With the latest breach of the Heart Bleed Virus, many people are concerned their personal information may be at risk. Most people are making sure they are changing their passwords and checking websites for a possible information infringement. However, has anyone ever considered the possibility of hospital equipment being at risk? According to a recent article by Kim Zetter, “It’s Insanely Easy To Hack Hospital Equipment”, computers aren’t the only risk when checking for a security breach. In the article, Scott Erven, head of information security for Essentia Health, roamed around all the medical equipment used at a Midwest health facility.
Erven and his team discovered “drug infusion pumps–for delivering morphine drips, chemotherapy and antibiotics–that can be remotely manipulated to change the dosage doled out to patients; Bluetooth-enabled defibrillators that can be manipulated to deliver random shocks to a patient’s heart or prevent a medically needed shock from occurring; X-rays that can be accessed by outsiders lurking on a hospital’s network; temperature settings on refrigerators storing blood and drugs that can be reset, causing spoilage; and digital medical records that can be altered to cause physicians to misdiagnose, prescribe the wrong drugs or administer unwarranted care.”
Zetter even mentioned that in some cases, Erven’s team found the possibility of “blue-screening” devices and restarting or rebooting them to wipe out settings and allow any potential hacker to take down critical equipment in an emergency or crash all test equipment in a lab to factory settings. Erven stated “many hospitals are unaware of the high risk associated with these devices.” The proof is undeniable; hospitals need to step up and invest in security on hospital equipment just like they would for any other device with confidential information. People need to realize that a lot of medical equipment is considered a type of computer. For example having a strong password set on a defibrillator or medical monitor is just as important as having one on a computer.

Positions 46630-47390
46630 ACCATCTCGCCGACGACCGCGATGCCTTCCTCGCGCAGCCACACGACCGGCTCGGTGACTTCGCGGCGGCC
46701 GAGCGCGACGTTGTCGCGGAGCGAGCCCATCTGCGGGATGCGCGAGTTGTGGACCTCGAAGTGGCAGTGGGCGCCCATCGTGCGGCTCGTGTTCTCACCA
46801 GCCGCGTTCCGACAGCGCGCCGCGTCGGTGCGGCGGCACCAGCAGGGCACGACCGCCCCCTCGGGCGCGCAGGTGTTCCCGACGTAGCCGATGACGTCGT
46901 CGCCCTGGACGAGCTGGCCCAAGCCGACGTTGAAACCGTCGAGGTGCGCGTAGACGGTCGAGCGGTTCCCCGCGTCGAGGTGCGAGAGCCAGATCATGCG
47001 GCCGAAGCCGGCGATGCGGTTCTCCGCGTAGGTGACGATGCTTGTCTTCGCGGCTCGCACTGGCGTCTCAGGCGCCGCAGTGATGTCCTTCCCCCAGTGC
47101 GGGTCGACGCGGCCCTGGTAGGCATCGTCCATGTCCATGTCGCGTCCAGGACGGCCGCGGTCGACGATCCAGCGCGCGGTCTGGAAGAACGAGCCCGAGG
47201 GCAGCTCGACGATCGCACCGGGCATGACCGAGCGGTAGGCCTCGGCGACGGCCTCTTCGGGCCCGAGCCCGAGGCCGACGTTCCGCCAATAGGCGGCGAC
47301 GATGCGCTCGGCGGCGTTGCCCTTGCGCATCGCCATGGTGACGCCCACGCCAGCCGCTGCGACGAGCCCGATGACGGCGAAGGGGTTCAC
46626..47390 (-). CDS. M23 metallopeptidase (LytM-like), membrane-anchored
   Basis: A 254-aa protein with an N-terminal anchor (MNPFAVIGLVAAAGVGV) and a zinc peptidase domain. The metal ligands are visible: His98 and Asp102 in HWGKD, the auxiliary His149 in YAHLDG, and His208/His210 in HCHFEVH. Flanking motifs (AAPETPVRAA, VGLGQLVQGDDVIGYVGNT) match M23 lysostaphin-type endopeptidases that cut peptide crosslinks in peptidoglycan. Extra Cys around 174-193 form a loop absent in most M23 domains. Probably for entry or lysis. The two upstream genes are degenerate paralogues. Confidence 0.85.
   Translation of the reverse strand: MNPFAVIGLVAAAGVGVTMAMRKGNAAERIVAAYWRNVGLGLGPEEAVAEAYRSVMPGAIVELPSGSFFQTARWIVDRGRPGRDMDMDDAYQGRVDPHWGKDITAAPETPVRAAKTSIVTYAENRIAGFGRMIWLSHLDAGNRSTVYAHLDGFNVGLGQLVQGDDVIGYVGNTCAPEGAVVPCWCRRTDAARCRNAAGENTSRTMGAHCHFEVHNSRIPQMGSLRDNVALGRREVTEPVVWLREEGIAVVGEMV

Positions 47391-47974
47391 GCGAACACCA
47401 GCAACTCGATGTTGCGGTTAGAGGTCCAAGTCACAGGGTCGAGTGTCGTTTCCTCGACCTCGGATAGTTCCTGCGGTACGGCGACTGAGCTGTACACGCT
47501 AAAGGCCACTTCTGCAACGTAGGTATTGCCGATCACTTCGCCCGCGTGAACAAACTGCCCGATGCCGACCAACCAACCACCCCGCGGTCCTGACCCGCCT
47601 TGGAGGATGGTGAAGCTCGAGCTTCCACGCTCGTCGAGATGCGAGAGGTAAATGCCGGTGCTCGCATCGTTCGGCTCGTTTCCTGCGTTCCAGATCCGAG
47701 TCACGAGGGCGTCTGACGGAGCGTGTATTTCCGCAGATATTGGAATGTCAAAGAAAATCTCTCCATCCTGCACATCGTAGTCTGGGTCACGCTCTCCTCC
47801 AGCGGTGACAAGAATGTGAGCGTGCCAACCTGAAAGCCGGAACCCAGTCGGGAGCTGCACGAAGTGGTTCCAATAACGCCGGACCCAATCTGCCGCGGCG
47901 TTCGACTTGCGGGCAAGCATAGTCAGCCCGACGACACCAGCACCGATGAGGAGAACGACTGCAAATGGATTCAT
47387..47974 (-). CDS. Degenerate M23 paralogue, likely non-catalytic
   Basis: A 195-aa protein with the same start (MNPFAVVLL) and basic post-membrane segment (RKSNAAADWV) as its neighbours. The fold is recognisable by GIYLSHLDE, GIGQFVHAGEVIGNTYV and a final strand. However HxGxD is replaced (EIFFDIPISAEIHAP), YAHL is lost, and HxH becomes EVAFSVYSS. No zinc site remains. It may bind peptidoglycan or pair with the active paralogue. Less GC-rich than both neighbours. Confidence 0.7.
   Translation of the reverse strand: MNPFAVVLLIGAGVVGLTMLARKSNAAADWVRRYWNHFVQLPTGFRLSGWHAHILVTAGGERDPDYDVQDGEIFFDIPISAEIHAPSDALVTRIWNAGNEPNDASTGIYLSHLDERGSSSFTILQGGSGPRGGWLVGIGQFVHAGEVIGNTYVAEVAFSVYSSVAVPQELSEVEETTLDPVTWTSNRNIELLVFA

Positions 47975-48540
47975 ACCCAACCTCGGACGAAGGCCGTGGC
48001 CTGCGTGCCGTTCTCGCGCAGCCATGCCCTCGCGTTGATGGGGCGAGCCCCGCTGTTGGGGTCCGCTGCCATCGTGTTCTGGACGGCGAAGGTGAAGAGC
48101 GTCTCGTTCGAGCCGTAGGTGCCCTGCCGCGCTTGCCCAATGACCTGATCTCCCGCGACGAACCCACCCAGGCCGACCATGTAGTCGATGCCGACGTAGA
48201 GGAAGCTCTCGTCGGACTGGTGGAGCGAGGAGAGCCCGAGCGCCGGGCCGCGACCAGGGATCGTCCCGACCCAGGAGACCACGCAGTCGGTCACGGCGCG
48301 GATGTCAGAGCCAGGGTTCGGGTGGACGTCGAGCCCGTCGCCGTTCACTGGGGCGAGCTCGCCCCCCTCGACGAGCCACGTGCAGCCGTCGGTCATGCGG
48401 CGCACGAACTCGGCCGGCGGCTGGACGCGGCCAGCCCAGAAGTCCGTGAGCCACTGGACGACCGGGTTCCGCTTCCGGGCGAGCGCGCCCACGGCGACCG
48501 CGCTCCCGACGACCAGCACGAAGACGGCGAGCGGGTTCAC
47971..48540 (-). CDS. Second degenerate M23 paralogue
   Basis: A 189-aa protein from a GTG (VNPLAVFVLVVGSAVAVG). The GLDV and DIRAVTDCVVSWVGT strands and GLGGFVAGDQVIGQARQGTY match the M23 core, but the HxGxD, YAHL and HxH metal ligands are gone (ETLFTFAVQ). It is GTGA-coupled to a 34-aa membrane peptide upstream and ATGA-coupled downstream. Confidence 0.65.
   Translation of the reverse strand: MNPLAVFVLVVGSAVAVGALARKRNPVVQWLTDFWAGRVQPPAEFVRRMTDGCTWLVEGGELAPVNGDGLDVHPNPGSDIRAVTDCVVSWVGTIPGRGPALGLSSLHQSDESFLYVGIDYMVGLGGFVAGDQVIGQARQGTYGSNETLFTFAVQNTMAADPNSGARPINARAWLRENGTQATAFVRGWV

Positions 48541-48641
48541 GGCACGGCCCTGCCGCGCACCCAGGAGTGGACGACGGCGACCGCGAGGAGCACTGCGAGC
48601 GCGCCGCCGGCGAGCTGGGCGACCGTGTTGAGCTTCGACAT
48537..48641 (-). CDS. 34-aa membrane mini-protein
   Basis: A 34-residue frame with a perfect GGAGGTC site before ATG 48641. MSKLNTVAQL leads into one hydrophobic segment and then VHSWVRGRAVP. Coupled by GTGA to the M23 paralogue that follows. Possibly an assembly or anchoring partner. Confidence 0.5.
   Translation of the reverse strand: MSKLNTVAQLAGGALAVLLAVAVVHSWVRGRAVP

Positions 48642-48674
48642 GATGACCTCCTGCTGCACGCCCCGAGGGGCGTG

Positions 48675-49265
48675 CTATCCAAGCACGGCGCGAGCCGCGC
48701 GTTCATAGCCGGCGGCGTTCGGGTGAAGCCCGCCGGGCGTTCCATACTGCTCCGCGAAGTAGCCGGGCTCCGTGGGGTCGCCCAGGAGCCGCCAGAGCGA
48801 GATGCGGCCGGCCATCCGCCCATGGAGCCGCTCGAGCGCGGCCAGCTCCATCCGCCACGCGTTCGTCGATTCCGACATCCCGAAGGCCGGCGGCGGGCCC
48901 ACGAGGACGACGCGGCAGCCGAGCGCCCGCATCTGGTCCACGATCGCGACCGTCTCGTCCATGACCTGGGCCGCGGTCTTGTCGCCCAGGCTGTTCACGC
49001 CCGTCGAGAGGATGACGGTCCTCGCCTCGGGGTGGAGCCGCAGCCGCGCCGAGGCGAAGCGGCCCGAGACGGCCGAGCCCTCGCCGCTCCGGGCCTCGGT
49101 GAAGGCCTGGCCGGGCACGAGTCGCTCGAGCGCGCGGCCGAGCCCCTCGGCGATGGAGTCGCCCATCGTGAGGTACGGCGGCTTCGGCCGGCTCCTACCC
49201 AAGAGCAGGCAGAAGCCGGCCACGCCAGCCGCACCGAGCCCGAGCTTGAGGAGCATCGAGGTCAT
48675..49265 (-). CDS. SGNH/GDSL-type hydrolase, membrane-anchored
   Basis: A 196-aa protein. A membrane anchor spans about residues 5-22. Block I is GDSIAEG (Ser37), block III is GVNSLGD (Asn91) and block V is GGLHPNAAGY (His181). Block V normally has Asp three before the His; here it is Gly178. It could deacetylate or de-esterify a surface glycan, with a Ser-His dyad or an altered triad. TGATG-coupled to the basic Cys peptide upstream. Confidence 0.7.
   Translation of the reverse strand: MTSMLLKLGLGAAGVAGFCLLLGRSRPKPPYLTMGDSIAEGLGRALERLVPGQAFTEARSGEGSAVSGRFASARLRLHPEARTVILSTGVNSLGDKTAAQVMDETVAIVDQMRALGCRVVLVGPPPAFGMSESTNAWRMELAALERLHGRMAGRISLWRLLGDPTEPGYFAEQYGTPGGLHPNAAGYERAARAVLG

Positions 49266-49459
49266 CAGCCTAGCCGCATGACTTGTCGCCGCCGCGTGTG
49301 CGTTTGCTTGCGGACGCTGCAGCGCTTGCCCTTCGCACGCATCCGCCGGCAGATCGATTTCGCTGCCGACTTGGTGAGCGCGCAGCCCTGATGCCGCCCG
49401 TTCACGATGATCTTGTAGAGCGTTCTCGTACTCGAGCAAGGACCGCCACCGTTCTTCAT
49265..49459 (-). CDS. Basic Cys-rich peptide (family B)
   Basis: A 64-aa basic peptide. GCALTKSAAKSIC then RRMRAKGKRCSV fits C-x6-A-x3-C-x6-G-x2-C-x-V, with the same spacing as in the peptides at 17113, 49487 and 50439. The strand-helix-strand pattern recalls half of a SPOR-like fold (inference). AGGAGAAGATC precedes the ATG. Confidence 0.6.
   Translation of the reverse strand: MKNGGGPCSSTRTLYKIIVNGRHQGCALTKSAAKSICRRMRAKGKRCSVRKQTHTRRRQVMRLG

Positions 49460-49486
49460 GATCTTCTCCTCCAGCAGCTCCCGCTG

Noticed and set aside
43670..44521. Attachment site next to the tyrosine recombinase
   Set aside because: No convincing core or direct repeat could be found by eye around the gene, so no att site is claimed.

Erven and his team found that infusion pumps, ICDs (implantable cardiovascular defibrillators) and CT scans were the worst problems in the hospital. His team found “a number of infusion pumps that have a web administration interface for nurses to change drug dosage levels from their workstations. Some of the systems are not password-protected, while others have hardcoded passwords that are weak and universal to all customers. With the CT scan, they could alter configuration files and change radiation exposure limits that set the amount of radiation patients receive. Though targeted attacks would be difficult to pull off in most cases they examined, since hackers would need to have additional knowledge about the systems and the patients hooked up to them, Erven says random attacks causing collateral damage would be fairly easy to pull off.”
As for the implantable defibrillators, Erven explained that they found a couple of defibrillator vendors which used Bluetooth for writing configurations and doing test shocks when implanted or after surgery with default or weak passwords which were so simple one could simply guess and get connected to the device. According to the article, "Last spring, the FDA and DHS issued a notice to the health care industry about problems with hard-coded passwords in medical devices after two researchers found them in about 300 medical devices, including ventilators, pumps, defibrillators and surgical and anesthesia devices." Medical facilities aren’t aware that almost anything is hackable these days, which is why when it comes to security, you can never be too safe.
For more information regarding this subject please view this website to read a more in-depth look at hospital equipment vulnerability:
Zetter, Kim. "It’s Insanely Easy to Hack Hospital Equipment | Threat Level | WIRED." Wired.com. Conde Nast Digital, 23 Apr. 0014. Web. 25 Apr. 2014.